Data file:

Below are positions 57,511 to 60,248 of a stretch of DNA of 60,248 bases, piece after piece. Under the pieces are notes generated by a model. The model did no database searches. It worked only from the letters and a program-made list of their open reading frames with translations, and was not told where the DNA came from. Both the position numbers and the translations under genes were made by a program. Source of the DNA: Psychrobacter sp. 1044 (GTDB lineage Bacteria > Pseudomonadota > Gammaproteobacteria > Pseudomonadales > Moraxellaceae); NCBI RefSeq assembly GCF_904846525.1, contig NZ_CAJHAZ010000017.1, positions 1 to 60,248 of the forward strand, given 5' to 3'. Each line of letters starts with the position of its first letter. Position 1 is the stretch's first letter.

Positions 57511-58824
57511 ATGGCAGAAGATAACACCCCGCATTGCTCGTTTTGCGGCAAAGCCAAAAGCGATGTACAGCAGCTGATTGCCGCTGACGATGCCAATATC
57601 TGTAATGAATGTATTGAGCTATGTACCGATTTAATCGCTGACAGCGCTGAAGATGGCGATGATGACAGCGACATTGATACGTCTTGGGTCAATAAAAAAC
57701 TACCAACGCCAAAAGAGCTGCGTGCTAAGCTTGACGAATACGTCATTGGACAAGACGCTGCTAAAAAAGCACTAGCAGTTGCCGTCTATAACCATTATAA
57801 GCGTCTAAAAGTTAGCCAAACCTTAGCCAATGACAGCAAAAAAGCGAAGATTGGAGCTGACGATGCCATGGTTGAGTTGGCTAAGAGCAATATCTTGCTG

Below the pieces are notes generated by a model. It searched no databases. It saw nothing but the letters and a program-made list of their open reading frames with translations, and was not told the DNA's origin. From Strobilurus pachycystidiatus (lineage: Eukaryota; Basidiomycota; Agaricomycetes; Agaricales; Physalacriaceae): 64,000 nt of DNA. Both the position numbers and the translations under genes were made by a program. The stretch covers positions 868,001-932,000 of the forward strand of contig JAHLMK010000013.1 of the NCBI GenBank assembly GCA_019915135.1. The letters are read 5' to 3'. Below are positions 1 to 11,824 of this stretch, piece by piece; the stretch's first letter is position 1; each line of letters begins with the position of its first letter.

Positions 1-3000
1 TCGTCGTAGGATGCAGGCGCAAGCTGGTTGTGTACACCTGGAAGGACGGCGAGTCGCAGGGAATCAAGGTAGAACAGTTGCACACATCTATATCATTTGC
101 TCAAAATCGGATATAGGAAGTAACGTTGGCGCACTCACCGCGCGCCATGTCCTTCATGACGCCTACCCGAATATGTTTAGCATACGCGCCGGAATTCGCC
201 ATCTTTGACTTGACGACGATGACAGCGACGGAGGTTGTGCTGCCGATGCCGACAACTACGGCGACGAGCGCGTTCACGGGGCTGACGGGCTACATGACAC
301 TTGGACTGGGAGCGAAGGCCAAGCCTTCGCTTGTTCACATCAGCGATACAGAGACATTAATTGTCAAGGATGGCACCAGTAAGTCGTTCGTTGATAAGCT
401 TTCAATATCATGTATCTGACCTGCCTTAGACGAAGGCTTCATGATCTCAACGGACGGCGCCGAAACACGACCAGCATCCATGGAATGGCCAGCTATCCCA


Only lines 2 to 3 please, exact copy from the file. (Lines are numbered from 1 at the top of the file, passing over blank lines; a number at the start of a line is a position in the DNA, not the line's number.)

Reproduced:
Positions 57511-58824
57511 ATGGCAGAAGATAACACCCCGCATTGCTCGTTTTGCGGCAAAGCCAAAAGCGATGTACAGCAGCTGATTGCCGCTGACGATGCCAATATC